Tuesday, December 13, 2005


Seeley Silliness

Dick Seeley, a local resident, wrote a letter to the editor of the Glendale News Press this past Sunday attacking someone who had attacked the ACLU and the latter's constant anti-religious bent.

Mr. Seeley wrote, "In essence, religion is a private matter, a matter between an individual, his church and his God. The basic thrust of the ACLU is to support freedom for all religions by prohibiting singular religious displays on public property, property such as city halls, public schools and other public buildings and areas. This objective, and others, lead the author to state in his article that the ACLU 'is the most dangerous organization in America!'"

Mr. Seeley's grasp of U.S History is shoddy, at best. It was not until the bizarre decision of Engel v. Vitale (1962) when the fictional wall of separation between church and state was erected and forced on local and state levels of government. Seeley rests his argument for the separation on the words of James Madison, the primary author of the U.S. Constitution. But until 1962, the courts, states and local governmental bodies correctly interpreted the First Amendment to apply solely to the federal government.

As Professor Thomas E. Woods notes in his book, The Politically Incorrect Guide to American History, the Blaine Amendment of the 1870s attempted to extend First Amendment restrictions to the states, yet it failed to garner enough votes on several occasions. Later, "in the early twentieth century, issues of church-state relations arose in the supreme courts (of six states) and, in each case, when the court mentioned the federal Constitution at all it was to deny that the federal government had any role to play in church-state issues at the state level."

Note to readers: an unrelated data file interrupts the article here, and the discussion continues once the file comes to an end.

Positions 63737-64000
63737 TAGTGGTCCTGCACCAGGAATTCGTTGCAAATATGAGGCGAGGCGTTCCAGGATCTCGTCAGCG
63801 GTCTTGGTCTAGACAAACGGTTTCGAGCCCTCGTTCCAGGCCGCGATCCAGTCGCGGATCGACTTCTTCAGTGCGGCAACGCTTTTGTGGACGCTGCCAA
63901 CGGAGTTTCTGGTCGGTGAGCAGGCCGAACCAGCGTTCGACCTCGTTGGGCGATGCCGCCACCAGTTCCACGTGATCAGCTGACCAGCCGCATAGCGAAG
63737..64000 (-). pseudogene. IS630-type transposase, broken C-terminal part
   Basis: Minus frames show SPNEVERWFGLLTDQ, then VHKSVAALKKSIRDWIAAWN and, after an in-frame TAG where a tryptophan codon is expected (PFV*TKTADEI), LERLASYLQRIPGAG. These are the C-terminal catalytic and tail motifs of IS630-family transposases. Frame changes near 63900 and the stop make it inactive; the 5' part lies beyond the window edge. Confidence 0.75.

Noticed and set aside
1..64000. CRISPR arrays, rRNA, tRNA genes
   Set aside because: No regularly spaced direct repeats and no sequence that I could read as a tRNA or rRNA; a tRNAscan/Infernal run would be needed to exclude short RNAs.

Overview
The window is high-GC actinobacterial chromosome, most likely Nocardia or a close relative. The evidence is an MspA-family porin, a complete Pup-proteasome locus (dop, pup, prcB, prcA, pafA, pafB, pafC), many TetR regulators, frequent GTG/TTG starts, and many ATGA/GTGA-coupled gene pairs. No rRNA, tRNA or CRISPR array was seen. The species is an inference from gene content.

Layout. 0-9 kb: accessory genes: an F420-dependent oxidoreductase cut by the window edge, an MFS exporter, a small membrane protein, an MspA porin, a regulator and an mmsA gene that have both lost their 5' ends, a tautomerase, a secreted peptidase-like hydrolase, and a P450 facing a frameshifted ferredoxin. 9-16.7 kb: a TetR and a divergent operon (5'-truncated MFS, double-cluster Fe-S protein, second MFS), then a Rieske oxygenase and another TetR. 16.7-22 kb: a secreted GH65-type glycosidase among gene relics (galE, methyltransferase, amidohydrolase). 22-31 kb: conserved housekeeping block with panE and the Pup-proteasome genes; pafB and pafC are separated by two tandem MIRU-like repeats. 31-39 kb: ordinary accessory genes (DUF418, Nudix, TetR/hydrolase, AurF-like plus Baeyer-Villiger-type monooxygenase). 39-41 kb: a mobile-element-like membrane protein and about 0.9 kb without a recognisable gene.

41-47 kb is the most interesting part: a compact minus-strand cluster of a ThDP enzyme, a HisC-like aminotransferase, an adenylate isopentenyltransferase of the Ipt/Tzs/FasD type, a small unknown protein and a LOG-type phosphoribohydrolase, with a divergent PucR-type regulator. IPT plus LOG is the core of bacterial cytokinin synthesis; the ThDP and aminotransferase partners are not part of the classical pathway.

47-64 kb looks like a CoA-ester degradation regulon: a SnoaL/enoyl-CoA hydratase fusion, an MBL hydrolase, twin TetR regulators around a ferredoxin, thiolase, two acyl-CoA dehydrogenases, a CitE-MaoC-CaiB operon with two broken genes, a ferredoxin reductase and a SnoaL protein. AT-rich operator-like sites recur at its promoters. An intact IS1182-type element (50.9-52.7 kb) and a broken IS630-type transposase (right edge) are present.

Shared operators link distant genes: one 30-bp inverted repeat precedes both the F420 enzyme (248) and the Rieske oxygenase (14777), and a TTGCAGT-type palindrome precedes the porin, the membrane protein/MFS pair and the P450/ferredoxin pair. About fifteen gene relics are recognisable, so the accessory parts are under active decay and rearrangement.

The actions of the ACLU in its attacks against public displays associated with Christmas logically find their roots in the Engel decision of 1962. Those who understand United States history in its totality are correct to argue that the ACLU's actions in question run afoul of the great traditions of the United States of America and the intentions of the Founding Fathers as a whole. Local governments that decide to erect nativity scenes would be acting in a way that the Founders would have deemed to be consistent with the United States Constitution in general and the Ninth and Tenth Amendments in particular. However, challenging the Engel decision is probably cost-prohibitive. So, I hope those who drive by my Glendale home and similar homes appreciate the nativity scenes that are keeping Christ in Christmas.

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